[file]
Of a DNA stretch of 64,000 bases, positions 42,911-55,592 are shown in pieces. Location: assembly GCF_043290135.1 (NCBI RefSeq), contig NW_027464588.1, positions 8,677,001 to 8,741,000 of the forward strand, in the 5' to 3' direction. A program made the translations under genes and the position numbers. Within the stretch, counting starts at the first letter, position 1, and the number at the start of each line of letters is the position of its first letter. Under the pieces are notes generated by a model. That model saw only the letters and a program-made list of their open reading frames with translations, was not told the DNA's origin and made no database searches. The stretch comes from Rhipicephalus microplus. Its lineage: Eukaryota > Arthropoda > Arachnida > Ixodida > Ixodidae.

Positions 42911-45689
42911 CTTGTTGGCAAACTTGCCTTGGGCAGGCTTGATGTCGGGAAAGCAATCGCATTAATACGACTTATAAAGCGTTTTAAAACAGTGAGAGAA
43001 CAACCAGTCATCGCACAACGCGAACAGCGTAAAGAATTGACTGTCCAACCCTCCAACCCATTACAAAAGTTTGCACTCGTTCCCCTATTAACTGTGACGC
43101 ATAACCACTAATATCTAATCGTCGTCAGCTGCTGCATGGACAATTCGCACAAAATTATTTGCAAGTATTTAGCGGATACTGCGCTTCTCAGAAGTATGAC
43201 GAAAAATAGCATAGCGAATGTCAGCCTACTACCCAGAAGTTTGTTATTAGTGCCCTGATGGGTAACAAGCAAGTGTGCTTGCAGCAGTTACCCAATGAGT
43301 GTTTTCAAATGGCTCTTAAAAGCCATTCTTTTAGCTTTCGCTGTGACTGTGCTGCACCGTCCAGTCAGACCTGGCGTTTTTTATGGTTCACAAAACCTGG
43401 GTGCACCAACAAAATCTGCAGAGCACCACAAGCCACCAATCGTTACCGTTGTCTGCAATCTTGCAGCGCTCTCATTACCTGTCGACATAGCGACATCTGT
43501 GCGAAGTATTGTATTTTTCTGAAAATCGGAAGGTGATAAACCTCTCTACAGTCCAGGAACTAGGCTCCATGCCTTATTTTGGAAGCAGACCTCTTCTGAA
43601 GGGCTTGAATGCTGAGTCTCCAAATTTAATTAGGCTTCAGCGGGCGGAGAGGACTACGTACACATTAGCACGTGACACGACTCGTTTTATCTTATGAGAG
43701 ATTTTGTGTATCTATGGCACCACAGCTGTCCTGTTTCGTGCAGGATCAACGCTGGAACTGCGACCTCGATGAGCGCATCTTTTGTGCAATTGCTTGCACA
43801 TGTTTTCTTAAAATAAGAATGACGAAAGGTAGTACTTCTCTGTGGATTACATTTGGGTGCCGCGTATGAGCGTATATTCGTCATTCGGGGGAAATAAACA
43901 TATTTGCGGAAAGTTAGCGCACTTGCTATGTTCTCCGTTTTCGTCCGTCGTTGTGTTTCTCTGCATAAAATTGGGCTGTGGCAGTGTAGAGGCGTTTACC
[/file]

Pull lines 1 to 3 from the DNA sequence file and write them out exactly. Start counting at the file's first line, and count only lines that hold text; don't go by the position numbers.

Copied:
Of a DNA stretch of 64,000 bases, positions 42,911-55,592 are shown in pieces. Location: assembly GCF_043290135.1 (NCBI RefSeq), contig NW_027464588.1, positions 8,677,001 to 8,741,000 of the forward strand, in the 5' to 3' direction. A program made the translations under genes and the position numbers. Within the stretch, counting starts at the first letter, position 1, and the number at the start of each line of letters is the position of its first letter. Under the pieces are notes generated by a model. That model saw only the letters and a program-made list of their open reading frames with translations, was not told the DNA's origin and made no database searches. The stretch comes from Rhipicephalus microplus. Its lineage: Eukaryota > Arthropoda > Arachnida > Ixodida > Ixodidae.

Positions 42911-45689
42911 CTTGTTGGCAAACTTGCCTTGGGCAGGCTTGATGTCGGGAAAGCAATCGCATTAATACGACTTATAAAGCGTTTTAAAACAGTGAGAGAA